My Neighbor Seki Volume 7
I thought, by this point in the series, I wouldn’t have much to say about My Neighbor Seki volume 7, but then I remembered the earlier books. Back then, Rumi watched Seki’s creative transformations of his desk. She was an observer and interpreter for the reader, putting his actions into context.
Now, it’s quite a contrast, as Rumi and Seki often wind up interacting. I mentioned this when commenting on the two books before this one, but this volume takes it even further. She talks to him, giving him advice, or follows him around the school, or even competes with him at selling acorns. When he makes a Godzilla-style monster movie, she’s in it, and at the end, they get into an odd juggling battle.
Seki’s personality also seems to have changed — or maybe we’re just seeing more of it. He seems less like the remote genius creating for the love of art, and more selfish. This is foregrounded in the first story, where he’s not just creating a yo-yo trick, he’s worried about how to brand it with his name.
I didn’t much care for the second chapter, mainly due to the central statement, “Most women do not understand a man’s challenge.” It’s playing with stereotypes I didn’t care for. In contrast, my favorite chapter was the one with the robot family, a recurring favorite. This time, they adopt a robot dog, only it’s larger than they are.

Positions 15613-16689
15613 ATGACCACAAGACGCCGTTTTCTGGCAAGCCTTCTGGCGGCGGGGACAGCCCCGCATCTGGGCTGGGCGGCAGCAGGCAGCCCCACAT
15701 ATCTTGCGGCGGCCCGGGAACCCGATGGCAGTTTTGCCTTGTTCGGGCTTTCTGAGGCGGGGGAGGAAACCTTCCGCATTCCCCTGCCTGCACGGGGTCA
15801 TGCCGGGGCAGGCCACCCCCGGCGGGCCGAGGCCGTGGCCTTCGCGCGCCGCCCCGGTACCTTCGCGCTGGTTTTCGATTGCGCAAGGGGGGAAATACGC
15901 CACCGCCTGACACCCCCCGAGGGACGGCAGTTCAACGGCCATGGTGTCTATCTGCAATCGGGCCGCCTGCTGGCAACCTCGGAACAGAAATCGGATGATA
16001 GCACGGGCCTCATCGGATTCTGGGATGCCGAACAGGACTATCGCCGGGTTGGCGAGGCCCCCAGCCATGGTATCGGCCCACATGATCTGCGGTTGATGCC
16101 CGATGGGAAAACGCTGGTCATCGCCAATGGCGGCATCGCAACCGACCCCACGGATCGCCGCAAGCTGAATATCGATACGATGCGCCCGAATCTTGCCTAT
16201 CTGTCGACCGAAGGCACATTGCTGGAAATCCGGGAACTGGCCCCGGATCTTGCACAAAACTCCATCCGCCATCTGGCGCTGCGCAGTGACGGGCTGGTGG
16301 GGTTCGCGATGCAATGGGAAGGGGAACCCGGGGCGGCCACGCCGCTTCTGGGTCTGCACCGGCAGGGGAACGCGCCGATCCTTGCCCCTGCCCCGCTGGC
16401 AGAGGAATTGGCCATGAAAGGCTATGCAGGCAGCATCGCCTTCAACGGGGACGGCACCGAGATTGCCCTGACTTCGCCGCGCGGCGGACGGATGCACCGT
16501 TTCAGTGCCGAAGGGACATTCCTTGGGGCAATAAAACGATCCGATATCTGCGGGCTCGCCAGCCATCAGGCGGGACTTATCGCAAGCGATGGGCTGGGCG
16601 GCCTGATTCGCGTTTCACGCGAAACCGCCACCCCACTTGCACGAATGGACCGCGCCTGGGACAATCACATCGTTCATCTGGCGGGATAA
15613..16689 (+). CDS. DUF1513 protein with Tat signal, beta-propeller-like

Otherwise, the students roam outside the classroom, as Seki sets up a haunted house in the equipment room of the gymnasium. Or he celebrates Christmas by dressing up as Santa and another holiday favorite.
I don’t know if I’m just growing too complacent with My Neighbor Seki, as it’s no longer as fresh to me, or if the series really is running out of steam. It’s got to be difficult for author Takuma Morishige to keep coming up with surprising and creative things for Seki to do. Either way, I didn’t find this installment as pleasurable to read as some of the previous.
Reportedly, the next book, out this fall, will conclude the series. It’ll be interesting to see if there’s any sort of finale, or if it ends the way it began, with more stories of Seki’s creativity.